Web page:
Ghana and most developing parts of the world, families feel that it’s
troublesome or skirting on hard to save as a result of low levels of wages
(Boateng, 1994). The low profit of Ghanaian families is a result of the low
levels of budgetary improvement consolidated with distinctive components, for
instance, unlucky deficiency of training. The purpose of the study was to find out the determinants of savings
culture in Kumasi, the second capital of Ghana. Quantitative methodology was
used and sample was obtained from selected households in Kumasi. The
study assembled and made utilization of primary data through the organization
of organized surveys. Questionnaires
were used as a data collection tool and SPSS a statically tool was used to analyze
the data. It was discovered in the study that, relatively high
level of savings culture among the people of Kumasi metropolis. Respondents
preferred to save more for the future, they planned life ahead of time, saving
money was a virtue, respondents paid
close attention to how much money they spend, and before they purchased
anything, they compared prices on similar items. The study recommends that financial
institutions improve their operational and marketing strategies to attract all
persons in the qualified age bracket being it male and female and also governing bodies like the Bank of Ghana, must take drastic measures to close
down all these illegal financial institutions in the system that is dragging
the reputation of the rest into the mud.
[1.] Abdelkhalek, T., Arestoff,
F., de Freitas, N. E. M., & Mage, S. (2009). A micro econometric analysis of households saving determinants in
Morocco. The 1st GDRI DREEM
Conference, Istanbul, pp. 21-23.
[2.] Adams, D. W. (1978).
Mobilizing Household Savings through Rural Financial Markets. Economic
Development and Cultural Change, 26(2),
[3.] Ahmed M. S.
(2002). Management in living for senior
secondary schools (2nd edition). Ghana, Kumasi: Bayoba Graphics
[4.] Artus, P. (2002). Allongement
de l'esperance de vie etchoix du systeme de retraite.Revue Economique, 53(4), pp. 809-824.
[5.] Athukorala, P., & Sen,
K. (2004). The determinants of private saving in India. World Development,
32(1), pp. 491-503.
[6.] Attanasio, O. P., &
Banks, J. (2001). The assessment of household savings – Issues in theory and
Policy. Oxford review of Economic Policy, 17(1), pp. 23-41.
[7.] Bersales, L. G. S., &
Mapa, D. S. (2006). Patterns and
determinants of household saving in the Philippines, EMERGE Technical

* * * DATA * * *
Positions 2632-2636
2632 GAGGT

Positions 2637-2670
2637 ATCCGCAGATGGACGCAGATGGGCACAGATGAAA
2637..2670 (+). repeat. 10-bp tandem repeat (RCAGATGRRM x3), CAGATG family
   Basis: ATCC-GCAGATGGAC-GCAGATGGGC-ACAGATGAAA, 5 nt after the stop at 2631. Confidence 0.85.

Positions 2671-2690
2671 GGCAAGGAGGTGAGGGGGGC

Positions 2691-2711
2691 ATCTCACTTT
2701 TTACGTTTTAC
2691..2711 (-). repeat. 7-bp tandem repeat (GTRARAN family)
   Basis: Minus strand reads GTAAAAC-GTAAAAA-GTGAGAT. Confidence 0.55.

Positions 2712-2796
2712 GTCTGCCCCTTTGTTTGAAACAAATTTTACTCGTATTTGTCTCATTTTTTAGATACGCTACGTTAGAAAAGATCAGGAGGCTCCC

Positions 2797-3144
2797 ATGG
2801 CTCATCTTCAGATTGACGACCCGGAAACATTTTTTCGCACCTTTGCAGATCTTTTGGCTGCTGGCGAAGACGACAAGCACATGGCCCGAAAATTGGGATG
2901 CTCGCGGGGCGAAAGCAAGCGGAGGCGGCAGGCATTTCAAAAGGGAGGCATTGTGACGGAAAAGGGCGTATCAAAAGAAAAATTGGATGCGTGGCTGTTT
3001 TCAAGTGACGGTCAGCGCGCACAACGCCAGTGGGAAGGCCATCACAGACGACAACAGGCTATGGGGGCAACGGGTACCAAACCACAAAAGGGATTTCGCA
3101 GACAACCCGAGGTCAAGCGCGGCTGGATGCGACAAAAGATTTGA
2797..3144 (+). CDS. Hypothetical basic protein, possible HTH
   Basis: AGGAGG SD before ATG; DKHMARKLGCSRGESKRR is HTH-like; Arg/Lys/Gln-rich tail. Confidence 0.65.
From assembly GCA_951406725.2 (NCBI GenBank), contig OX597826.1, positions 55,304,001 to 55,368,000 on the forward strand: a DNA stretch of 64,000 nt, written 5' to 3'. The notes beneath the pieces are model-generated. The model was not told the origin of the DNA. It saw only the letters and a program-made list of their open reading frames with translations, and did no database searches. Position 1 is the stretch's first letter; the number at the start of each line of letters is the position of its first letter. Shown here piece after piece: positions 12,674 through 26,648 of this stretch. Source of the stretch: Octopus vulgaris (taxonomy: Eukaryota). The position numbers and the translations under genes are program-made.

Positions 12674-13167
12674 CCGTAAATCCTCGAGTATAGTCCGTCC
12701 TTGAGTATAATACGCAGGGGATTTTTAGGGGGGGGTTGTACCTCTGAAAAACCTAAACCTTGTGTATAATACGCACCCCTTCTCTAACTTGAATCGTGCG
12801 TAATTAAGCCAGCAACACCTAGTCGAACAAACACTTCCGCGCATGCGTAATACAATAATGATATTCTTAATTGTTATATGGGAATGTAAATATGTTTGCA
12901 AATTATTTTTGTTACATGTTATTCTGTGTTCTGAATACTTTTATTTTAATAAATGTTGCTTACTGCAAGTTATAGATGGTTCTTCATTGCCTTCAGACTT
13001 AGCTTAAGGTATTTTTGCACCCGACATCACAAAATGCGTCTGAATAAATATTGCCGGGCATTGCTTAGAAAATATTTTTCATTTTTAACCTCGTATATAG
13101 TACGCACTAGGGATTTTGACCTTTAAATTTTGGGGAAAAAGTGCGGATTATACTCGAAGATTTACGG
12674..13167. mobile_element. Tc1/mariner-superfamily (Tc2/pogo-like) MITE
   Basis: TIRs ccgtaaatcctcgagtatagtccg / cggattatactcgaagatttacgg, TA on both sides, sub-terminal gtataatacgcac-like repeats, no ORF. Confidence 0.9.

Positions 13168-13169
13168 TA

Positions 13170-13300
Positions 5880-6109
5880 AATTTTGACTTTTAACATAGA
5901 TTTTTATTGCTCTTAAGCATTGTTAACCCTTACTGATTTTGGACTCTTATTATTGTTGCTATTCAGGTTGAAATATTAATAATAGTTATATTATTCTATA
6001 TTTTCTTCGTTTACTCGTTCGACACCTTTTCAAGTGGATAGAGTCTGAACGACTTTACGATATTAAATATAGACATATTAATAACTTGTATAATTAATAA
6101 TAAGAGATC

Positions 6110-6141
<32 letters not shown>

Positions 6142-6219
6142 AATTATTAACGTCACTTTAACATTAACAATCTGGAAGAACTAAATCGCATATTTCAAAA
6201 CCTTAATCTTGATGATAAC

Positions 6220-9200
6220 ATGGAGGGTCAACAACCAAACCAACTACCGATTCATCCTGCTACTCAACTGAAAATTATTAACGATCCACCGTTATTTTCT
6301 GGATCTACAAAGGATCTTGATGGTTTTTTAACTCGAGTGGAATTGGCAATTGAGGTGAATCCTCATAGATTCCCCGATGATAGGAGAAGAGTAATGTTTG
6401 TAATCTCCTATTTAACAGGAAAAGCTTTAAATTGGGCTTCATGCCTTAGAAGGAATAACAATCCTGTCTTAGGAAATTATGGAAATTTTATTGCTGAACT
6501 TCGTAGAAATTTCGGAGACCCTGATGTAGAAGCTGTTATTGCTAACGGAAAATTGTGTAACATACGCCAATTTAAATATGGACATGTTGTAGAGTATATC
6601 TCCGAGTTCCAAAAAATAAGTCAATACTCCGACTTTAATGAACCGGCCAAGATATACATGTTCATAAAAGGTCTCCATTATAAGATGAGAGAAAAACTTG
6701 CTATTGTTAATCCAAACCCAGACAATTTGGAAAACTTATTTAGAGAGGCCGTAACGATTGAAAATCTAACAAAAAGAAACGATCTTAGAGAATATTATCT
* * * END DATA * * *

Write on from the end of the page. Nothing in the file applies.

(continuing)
Report. Makati City, EMERGE
[8.] Beverly, S., &
Sherraden, M. (1999). Institutional determinants of savings: Implications for
low- income households. Journal of Socio-Economics, 28(2), pp. 457-473.
[9.] Boateng, I. K.
(1994). Basic business knowledge and
consumer skills. An Unpublished Master’s Thesis, University of Ghana,
[10.] Borsch-Supan, A. (1992).
Saving and consumption patterns among the elderly: The German case. Journal
of Population Economics, 5(6),
[11.] Brown S., & Taylor, K.
(2006). Financial Expectations, Consumption and Saving: A Microeconomic
Analysis. Fiscal Studies, 27(3),
[12.] Browning, M., &
Lusardi, A. (1996). Household saving: Micro theories and micro facts. Journal
of Economic Literature, 34(4), pp.
[13.] Chakrabarty, D., Katayami,
H., & Maslen, H. (2008). Why do the rich save more? A theory and Australian
evidence. The Economic record, 84(special
[14.] Clayton, G. E.,
& Brown, J. E. (1983). Economics
principles and practice. Columbus: Charles E. Merill Publishing Company.
[15.] Collins, S. M. (1989). Saving behaviour in ten developing countries.
Paper presented at the NBER Conference on Savings, Maui. National Bureau of
Economic Research, Cambridge, MA
[16.] Deaton, A. (1985). Panel
data from time cross-sections. Journal of Econometrics, 30(1),pp. 109 – 126.
[17.] Dell’Amore, G. (1977).
Household Propensity to save: The Pre-requisites’ in Mauri, A. (1977). Mobilization
of Household savings: A tool for Development, Cassa di
risparmiodelleprovincie Lombarde, Milan.
[18.] Watts, H. W. (1958). Long-Run Income Expectations and Consumer
Saving.Cowles Foundation Paper no. 123. Yale University: New Haven Conn
[19.] Woodstock Institute.
(2000). Community-bank partnerships creating opportunities forthe unbanked
(Number 15). Chicago, IL: Woodstock Institute.
[20.] World Bank (2009). World
Development Indicators and World Development Finance. World Bank Group,
[21.] Zhong, L. X., & Xiao,
J. J. (1995). Determinants of family bond and stock holdings. Financial
Counseling and Planning, 6(1), pp.